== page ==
Heavy Blog Guest List – Caligula’s Horse’s Top 10 Albums of 2017

Editor’s note: Yes, it’s that time of the year again! While our own Album of the Year list is coming down the line, we have a ton of end of year content for you. Over the next two weeks, we’ll be exploring 2017 in various of ways: through curated summaries for specific genres, editorials on specific phenomena we found interesting and, of course, guest lists! To kick us off, we have Sam Vallen and Jim Grey of Caligula’s Horse. This is a special honor for me, since In Contact, their 2017 progressive metal opus, is my personal Album of the Year. It’s a magnificent take on the power of melodic and well written progressive metal music.  The list(s) below kind of hint at that; they include entries from some of the biggest names in progressive metal/rock. But they also have some curve-balls, like the virtually absent from our circles Tori Amos love and the less known, but excellent nonetheless, album from David Maxim Micic or the shout-out to Logic‘s expansive hip hop.

Long story short, head on down below to see what two of the best metal musicians operating today have to say about 2017!


First of all:

Honorable mentions must go to:

BonoboMigration
Run the JewelsRun the Jewels 3
Nothing But ThievesBroken Machine

Now we haven’t numbered any of these because it felt like killing babies. But anyway, here’s Sam and Jim’s Top 5 for 2017!

Sam Vallen (guitars):

Pain of SalvationIn the Passing Light of Day

Gildenlow and co. have never released anything that I haven’t found inspiring and interesting, but this is a work that conveys an emotional intensity matched, in my opinion, only by Remedy Lane, one of my all-time favorite records. It is unremittingly honest and brutally raw; as an artistic statement it is absolutely consistent from its dry and forceful production to its aggressive band performances and fragile, honest lyrics.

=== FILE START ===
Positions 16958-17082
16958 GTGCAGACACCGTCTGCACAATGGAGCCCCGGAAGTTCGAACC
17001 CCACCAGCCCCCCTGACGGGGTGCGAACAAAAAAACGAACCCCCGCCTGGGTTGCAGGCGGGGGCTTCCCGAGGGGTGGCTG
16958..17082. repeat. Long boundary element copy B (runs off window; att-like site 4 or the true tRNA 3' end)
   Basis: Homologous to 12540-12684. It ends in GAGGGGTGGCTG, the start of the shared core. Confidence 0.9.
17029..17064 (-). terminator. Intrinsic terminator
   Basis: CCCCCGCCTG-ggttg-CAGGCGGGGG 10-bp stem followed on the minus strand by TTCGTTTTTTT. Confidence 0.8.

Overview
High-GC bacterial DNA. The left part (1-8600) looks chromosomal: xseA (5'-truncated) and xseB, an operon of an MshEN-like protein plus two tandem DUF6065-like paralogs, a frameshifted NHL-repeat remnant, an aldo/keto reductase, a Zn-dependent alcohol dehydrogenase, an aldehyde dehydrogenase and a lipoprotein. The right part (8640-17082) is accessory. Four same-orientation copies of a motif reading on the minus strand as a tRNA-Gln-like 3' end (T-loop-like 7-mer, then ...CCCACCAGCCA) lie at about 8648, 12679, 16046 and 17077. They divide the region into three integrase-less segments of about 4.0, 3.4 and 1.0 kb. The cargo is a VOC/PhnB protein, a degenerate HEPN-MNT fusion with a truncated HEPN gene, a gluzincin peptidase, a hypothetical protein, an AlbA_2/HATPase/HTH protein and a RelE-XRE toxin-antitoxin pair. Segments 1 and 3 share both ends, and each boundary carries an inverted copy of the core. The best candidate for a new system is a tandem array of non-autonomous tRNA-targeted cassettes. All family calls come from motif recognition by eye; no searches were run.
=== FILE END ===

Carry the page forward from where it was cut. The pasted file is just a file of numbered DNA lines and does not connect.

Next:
David Maxim MicicWho Bit the Moon

An absolute masterclass in subtle, lyrical guitar playing and composition (with the occasional shocking shred break) dressed in crisp, interesting, and sophisticated production. “687 Days” and “Living Room” are probably my most listened to tracks this year, and this album has been on endless repeat since it came out.

 

Ne ObliviscarisUrn

Few bands have expressed as consistent an artistic vision is NeO, but, even within such a high quality discography, Urn is an undeniable advancement. It fully realizes and masters the sonic and dynamic promises of its brilliant precursors while compromising none of the band’s avant-garde leanings in the process. Urn is sweeping, grand, and crushing, but – as with all of the band’s output – it is also tremendously beautiful.

Steven WilsonTo the Bone

This is an album that took me longer to appreciate than Hand. Cannot. Erase. and (perhaps even more so) The Raven that Refused to Sing. But it is proof that Wilson’s melodic sensibility unquestionably holds up outside of the complexity and scope established in his past work. I also love that Wilson can still surprise me with his work, and I hope he never stops doing so.